Apple’s suit looks strong but Samsung win still possible

August 14, 2012
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Photo Credits: ABC Interactive

Apple rested its case against Samsung in the patent trial yesterday. Judge Koh then listened to a final argument from Samsung’s lawyers pushing for the case to be dismissed in its entirety. She agreed to kick out the Samsung Galaxy Ace and the international versions of the Samsung Galaxy S and S II from the trial. However, she decided that Apple had presented enough evidence to proceed with an infringement claim and seek a damages award from a jury.

The decision to drop the Ace and global versions of the Galaxy S and S II isn’t much of a victory for Samsung: the ruling doesn’t apply to the U.S. versions of the Galaxy S and S II. It will also be possible for Apple to bring a later case concerning the devices against Samsung USA’s parent company.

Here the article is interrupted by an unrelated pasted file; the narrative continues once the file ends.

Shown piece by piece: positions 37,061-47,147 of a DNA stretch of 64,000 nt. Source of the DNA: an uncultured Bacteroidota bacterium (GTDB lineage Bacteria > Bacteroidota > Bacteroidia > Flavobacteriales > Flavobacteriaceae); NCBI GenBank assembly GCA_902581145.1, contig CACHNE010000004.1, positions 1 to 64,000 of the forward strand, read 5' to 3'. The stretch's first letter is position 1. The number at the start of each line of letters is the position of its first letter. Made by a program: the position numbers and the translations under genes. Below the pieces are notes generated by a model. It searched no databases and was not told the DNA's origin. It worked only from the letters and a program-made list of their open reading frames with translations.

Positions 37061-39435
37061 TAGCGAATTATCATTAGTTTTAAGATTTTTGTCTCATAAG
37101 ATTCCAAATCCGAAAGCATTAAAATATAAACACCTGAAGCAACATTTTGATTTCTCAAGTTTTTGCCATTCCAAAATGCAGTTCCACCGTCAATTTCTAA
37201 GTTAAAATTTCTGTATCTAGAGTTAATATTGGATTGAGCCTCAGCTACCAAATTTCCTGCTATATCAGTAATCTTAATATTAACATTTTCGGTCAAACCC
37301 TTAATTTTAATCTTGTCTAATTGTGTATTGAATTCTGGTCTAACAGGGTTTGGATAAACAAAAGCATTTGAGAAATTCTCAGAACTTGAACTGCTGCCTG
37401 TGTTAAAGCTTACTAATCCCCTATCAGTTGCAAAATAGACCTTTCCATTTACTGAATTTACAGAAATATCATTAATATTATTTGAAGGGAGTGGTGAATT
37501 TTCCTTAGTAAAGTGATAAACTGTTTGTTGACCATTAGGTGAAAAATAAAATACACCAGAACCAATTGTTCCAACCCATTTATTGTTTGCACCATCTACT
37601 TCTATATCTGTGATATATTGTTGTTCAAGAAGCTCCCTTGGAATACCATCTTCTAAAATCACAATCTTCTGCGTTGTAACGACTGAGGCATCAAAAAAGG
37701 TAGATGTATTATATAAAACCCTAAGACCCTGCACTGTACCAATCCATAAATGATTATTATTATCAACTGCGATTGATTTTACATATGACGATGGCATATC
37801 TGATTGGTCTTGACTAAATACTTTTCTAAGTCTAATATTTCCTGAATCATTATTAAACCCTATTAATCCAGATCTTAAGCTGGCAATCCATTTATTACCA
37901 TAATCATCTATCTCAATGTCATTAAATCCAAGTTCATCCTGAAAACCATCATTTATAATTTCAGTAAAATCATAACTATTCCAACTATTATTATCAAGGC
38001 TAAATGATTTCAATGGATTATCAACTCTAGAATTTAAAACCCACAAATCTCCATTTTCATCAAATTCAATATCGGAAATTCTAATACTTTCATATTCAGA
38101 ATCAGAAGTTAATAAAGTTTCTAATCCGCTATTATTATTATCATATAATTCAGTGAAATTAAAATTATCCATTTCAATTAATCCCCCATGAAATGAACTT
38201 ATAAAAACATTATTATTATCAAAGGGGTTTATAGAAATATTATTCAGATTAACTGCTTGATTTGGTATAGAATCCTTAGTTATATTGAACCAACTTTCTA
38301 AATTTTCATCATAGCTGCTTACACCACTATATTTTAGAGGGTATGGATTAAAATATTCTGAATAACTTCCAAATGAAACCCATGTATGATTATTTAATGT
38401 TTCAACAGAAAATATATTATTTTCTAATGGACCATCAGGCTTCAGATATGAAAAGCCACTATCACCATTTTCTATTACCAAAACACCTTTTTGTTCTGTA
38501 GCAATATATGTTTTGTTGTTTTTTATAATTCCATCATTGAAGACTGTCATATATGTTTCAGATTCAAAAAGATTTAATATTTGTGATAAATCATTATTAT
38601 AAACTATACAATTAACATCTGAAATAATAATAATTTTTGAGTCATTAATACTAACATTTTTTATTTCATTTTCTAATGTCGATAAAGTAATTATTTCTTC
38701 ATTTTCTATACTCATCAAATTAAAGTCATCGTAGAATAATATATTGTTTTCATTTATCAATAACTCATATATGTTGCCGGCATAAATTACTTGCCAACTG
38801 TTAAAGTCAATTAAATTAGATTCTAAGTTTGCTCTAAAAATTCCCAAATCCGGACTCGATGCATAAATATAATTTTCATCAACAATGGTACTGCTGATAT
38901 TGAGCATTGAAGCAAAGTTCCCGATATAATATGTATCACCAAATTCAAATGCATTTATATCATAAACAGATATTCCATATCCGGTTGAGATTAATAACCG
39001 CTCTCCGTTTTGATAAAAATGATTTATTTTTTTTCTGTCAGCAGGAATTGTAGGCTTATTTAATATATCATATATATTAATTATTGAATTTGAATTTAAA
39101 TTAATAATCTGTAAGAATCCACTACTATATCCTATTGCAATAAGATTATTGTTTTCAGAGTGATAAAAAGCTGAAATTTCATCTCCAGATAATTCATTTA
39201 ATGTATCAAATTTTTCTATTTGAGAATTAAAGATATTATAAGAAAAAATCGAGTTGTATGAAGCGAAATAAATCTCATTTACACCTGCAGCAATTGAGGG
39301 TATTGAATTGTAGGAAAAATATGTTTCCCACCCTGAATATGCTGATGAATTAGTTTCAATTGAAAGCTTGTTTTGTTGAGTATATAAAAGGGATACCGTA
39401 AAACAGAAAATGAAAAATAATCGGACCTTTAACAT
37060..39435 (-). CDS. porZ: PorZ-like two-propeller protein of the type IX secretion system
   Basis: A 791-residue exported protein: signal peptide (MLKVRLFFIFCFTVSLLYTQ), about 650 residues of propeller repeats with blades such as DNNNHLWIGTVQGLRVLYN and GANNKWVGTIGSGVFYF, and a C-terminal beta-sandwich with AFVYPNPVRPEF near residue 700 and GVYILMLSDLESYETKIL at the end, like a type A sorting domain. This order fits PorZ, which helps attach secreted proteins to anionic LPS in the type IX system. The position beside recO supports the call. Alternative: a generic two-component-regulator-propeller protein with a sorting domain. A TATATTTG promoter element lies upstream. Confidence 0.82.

Now it’s Samsung’s turn

Now that Apple has been judged to have done enough to prove that infringement by Samsung occurred, it’s up to Samsung’s legal team to prove that the company did not infringe. Their main tactic in that regard will be to show that Apple’s designs weren’t new in the first place and suggest that Apple copied from others. They will also argue that Apple should never have been granted some of the patents they hold.

Samsung’s legal team kicked off yesterday with an argument about LaunchTile, which was designed to enable one-handed operation of a smartphone through zooming. It was originally designed for Pocket PC devices. This may invalidate patents that Apple was granted later because it could show that Apple’s inventions were not really new. They also presented evidence about DiamondTouch, which is an old multitouch tabletop computer. This shows prior use of single finger scrolling and a two-finger gesture for zooming.

The case will continue today and Apple is still seeking restitution of between $2.5 billion and $2.75 billion. Once Samsung has defended against Apple’s claims it will turn to the countersuit and focus on Apple infringement of Samsung patents. This one still has a long way to go, folks.

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